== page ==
Visit made to grave of fallen soldier
Two Terrace residents travelled to Hong Kong Island this fall to pay tribute to a fallen soldier who was born and raised here.
Among the 1,528 grave sites at Hong Kong’s Sai Wan Bay War Cemetery is that of John Little, nephew of Terrace’s founder George Little and brother to 86-year-old Terrace resident Grace Warner.
Ric Bennett and Glen Olver of Terrace visited Little’s grave in mid-October, planting two Canadian flags at his grave and performing a Royal Canadian Legion tribute in his memory.
Having driven past the John Little Memorial Falls 35 km west of Terrace along Hwy16 many times, Olver said making the trip was meaningful to him.
“To be able to go back and actually see where he rests, it’s quite something,” he said.
Bennett, also a long-time Terrace resident and military-history enthusiast, agrees.
“We’re lucky to be Canadian,” he said, adding the lives of those who fought for this country were traded for freedom today.
But times were different then. Grace Warner remembers her brother John as a strong, kind young man who was good to his parents.
“He milked cows while he was still going to school,” Warner said. “One milking went to one family and one came to our house and we were seven kids. Depression days.”
At 19, Little joined the army while working in Prince Rupert, stopping by his Terrace home for a brief visit before heading to train as a signalman, a military communications job, in Nova Scotia.
On Oct. 27, 1941, Little was one of 1,975 Canadians to board a boat to Hong Kong from Vancouver — soon to be one of the first Canadian ground troops to fight in the Second World War.
Stationed with the Winnipeg Grenadiers, the battalion and the Royal Rifles of Canada were given the job of defending Hong Kong.
Long before the ship sailed, the prospect of defending Hong Kong against a Japanese attack seemed in doubt.
Debate swirled within British military and political circles as to the importance of Hong Kong, whether it could be defended and even if troops there should be reinforced.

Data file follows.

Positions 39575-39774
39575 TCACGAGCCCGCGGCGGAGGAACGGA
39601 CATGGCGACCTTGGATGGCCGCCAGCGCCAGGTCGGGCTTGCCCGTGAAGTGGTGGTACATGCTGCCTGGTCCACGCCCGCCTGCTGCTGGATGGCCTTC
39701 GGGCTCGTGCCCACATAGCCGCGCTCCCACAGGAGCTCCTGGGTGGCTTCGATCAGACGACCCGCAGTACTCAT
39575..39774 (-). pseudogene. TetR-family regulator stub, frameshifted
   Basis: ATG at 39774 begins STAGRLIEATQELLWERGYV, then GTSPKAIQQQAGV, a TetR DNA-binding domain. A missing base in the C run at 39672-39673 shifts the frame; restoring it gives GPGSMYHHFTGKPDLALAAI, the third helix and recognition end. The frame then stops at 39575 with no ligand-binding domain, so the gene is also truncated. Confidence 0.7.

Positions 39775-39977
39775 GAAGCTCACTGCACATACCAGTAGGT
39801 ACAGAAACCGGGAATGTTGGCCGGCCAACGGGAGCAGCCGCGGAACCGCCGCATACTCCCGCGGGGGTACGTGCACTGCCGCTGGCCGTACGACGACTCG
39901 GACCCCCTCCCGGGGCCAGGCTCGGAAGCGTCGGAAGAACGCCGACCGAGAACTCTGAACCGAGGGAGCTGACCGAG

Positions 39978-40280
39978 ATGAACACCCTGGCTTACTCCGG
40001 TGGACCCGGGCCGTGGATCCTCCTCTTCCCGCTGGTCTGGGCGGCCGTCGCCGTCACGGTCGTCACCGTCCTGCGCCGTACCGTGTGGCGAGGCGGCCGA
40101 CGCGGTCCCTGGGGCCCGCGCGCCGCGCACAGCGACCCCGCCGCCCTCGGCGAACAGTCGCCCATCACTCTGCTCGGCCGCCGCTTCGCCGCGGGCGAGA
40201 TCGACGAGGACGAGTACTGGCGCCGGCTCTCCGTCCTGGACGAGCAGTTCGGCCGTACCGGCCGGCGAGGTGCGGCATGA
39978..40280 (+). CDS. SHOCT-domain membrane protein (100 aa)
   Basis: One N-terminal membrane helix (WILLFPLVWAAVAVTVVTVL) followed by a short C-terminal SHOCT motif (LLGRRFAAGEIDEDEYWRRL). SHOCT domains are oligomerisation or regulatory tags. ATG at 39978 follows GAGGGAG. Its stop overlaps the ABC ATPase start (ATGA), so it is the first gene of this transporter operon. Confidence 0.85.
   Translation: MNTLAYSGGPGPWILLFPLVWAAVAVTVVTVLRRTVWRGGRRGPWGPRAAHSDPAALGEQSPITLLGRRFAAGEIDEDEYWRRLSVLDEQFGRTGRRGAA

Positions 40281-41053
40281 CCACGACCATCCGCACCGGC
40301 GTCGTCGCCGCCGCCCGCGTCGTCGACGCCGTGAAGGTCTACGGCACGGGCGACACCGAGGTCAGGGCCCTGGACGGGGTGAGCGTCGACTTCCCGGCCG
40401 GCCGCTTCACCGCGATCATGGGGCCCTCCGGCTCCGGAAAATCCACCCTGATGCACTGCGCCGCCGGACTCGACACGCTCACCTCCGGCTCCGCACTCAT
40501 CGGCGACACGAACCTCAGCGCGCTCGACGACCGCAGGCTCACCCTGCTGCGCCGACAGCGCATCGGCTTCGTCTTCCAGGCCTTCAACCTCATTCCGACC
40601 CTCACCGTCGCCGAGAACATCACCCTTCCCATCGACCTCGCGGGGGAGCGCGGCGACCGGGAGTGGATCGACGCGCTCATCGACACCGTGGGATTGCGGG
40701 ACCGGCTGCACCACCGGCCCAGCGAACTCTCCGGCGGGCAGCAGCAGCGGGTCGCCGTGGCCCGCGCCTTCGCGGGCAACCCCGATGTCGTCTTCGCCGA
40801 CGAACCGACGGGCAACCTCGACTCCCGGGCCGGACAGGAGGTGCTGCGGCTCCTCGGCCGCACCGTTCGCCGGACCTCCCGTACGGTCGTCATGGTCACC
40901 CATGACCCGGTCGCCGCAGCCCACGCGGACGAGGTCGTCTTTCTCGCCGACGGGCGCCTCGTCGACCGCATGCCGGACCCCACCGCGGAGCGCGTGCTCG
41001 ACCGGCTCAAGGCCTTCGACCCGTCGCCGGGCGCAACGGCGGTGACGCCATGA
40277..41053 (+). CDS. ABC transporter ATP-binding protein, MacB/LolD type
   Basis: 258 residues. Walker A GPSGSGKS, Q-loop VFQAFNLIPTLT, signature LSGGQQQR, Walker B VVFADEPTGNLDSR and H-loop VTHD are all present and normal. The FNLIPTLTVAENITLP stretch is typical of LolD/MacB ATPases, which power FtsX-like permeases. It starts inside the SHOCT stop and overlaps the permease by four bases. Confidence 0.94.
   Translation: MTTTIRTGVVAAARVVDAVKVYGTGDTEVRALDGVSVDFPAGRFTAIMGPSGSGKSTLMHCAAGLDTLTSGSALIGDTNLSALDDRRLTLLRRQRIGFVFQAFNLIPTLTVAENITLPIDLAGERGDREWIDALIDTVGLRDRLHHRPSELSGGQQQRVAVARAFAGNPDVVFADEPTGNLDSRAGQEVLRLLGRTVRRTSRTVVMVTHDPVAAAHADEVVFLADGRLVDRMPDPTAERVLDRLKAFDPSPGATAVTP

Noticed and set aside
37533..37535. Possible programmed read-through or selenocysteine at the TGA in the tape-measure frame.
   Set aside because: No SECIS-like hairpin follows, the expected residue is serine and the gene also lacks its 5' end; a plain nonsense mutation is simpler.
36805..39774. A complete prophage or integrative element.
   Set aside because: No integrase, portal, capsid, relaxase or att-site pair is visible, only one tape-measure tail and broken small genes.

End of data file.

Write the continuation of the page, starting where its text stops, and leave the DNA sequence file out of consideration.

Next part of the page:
An official policy of not sending reinforcements was reversed in late 1941 under the theory that this would give pause to Japanese attack plans.
Many Canadian troops sent weren’t heavily armed and were not fully trained.
Little, along with 554 other Canadians who fought in the Battle of Hong Kong alongside him, never did return home.
On December 8, 1941, Japanese forces attacked the Kai Tak airport in Hong Kong and by Dec. 11, the Winnipeg Grenadiers would become the first Canadian battalion to fight in the Second World War. After barely two weeks, Canadian and other British and British Empire forces surrendered.
“It was Christmas Day,” said Warner. “I remember that we were all at the table at Christmas and at that time we didn’t have a radio, and our uncle (George Little) came down from their house, walked down the street to our house, to tell us that Hong Kong had fallen.”
At the time, Warner remembers hearing her brother was wounded.
Later, word about his capture travelled home, as did news after Little’s death.
“When mom got the word, it was June that he had died in a prison camp,” said Warner.
Records show Little died of dysentery on June 4, 1942.
“He just went too soon,” said Warner, adding she is touched that Bennett and Olver visited her brother’s grave.
“I think it was a lovely thing that Ric Bennett did,” she said.
Bennett plans to share photos of his trip with Warner and family.